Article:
“The market was crazy,” Li said. “I thought I would never purchase a home in my life.”

Then the recession hit and sliding property values prompted them to start looking. Still, real estate agents wouldn’t return their calls. The home-buying education class at the Culinary Training Academy changed that. Officials even helped him navigate the bureaucracy of verifying money his relatives had sent from China to help with the purchase.

Li and his wife moved into their four-bedroom house, complete with three-car garage, in July.

“I do believe that people deserve the right home and it takes efforts from everyone — the right Realtor, the right financing,” he said. “This is a total achievement of the American dream. For you to be settled and grow in America, to feel you are a real American, you need a home.”

He was so inspired by the experience that he got his own Realtor’s license and has sold four homes. Still, Li said, the banks need to loosen credit for working families.

“The banks aren’t helping the people that need to be helped,” he said. “They are looking for cash purchases and the easy deals. Investors are taking advantage of that. When we see the right people can’t get the right help, there’s a lot of frustration.”

Juan Exposito, 55: Room service server, Harrah’s

Juan Exposito (wife Milagro is also pictured) moved to Las Vegas from Los Angeles in 1997. He got a job working room service at Harrah’s and moved his family into a rental home in Summerlin. A few years later, he considered buying a home but the prices had skyrocketed. Rent was far cheaper than a mortgage.

“It felt like California,” he said. “We didn’t have a chance to buy a house.”

When home values tumbled, Exposito went on the hunt. He looked at 50 homes over the past year before settling on a four-bedroom home. His limit was $200,000. He got his dream house for $170,000. His neighbor, he said, paid $450,000 at the height of the bubble. Today, Exposito’s mortgage payment is $200 cheaper than the rent he used to pay.

“It’s like it came from the sky to us,” he said. “It’s what people call the American dream, to find this type of house for the price I got it. It’s unbeatable.”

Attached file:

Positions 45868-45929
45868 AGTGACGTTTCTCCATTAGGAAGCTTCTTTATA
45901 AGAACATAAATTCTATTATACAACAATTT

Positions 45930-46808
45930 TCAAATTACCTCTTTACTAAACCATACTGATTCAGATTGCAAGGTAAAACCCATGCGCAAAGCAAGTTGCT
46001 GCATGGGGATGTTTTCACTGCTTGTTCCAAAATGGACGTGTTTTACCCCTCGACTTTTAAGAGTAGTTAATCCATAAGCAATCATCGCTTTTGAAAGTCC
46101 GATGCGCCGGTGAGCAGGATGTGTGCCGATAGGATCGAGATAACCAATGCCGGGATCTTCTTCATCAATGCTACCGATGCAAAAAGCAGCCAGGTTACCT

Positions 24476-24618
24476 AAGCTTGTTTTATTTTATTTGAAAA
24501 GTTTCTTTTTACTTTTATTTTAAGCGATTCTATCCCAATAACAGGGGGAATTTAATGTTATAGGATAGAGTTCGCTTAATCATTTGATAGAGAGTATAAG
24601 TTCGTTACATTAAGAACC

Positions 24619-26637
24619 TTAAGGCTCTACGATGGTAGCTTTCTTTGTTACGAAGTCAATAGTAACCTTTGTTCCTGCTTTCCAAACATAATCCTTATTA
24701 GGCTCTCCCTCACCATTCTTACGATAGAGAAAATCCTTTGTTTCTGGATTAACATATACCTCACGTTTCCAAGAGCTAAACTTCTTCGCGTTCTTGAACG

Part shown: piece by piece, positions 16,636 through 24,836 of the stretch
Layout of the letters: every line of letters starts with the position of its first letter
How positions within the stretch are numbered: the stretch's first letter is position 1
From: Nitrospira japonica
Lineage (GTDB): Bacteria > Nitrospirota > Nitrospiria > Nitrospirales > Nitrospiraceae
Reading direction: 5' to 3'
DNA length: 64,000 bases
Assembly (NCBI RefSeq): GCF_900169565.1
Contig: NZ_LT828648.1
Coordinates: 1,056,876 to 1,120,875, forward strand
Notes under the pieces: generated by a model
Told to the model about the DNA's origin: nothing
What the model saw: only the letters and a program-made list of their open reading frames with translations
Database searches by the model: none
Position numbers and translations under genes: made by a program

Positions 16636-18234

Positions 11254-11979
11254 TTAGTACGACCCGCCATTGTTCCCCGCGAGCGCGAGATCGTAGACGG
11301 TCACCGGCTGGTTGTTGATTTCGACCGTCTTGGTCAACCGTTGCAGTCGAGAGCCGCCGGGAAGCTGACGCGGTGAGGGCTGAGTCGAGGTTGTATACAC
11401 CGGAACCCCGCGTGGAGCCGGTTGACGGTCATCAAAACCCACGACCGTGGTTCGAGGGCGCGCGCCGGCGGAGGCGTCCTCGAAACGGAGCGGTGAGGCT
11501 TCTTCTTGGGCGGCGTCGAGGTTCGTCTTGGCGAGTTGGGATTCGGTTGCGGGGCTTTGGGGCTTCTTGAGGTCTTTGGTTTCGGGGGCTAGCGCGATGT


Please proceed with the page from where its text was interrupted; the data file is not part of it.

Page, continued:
Asked about his house, Exposito gushes: “It’s 2,400 square feet, living room, dining room, huge kitchen, family room, guest room with full bath.”

Still, the recession has taken its toll. Harrah’s reduced Exposito’s hours, so he works an additional shift at Red Rock to round out a 40-hour week. His tips are also down dramatically, from around $300 a night in the go-go years to $100 now. Nevertheless, Exposito is glad to be working.

The house, he said, provides stability.

“I’m happy,” he said. “I feel safe.”

Erika Pabst, 67, & Judy Hahn, 49: Retired food server, Binion’s & Hostess, Hugo’s Cellar, at the Four Queens

Erika Pabst and Judy Hahn met when they served tables at Binion’s two decades ago. Pabst, a former flight attendant from New York, and Hahn, a Vegas transplant from Washington, struck up a friendship and decided to become roommates, renting a spacious three-bedroom apartment.

After years of apartment living, they had talked about buying a house but prices were too high. When the Culinary announced its housing program, Pabst and Hahn jumped at the opportunity. The down-payment loan was crucial, as was the education program, which walked them through each step of the purchase.

They settled on a four-bedroom house with a view of Sunrise Mountain.

Four years ago the asking price was $279,000. Pabst and Hahn paid $124,000.

Compared to some of their co-workers, they said they had it easy.

“I’ve heard horror stories,” Hahn said. “Someone finds a house, puts in a bid and then an investor outbids them. It’s been hard for people to even find a house.”

In October, Pabst and Hahn moved in and have been busy painting and laying tile. After 21 years of serving at Binion’s, Pabst was laid off last May.

She’s collecting her pension and Social Security and looking forward to volunteering for her friend’s judicial campaign.

“We are kind of overwhelmed with all the space we have,” Pabst said. “We’re loving it.”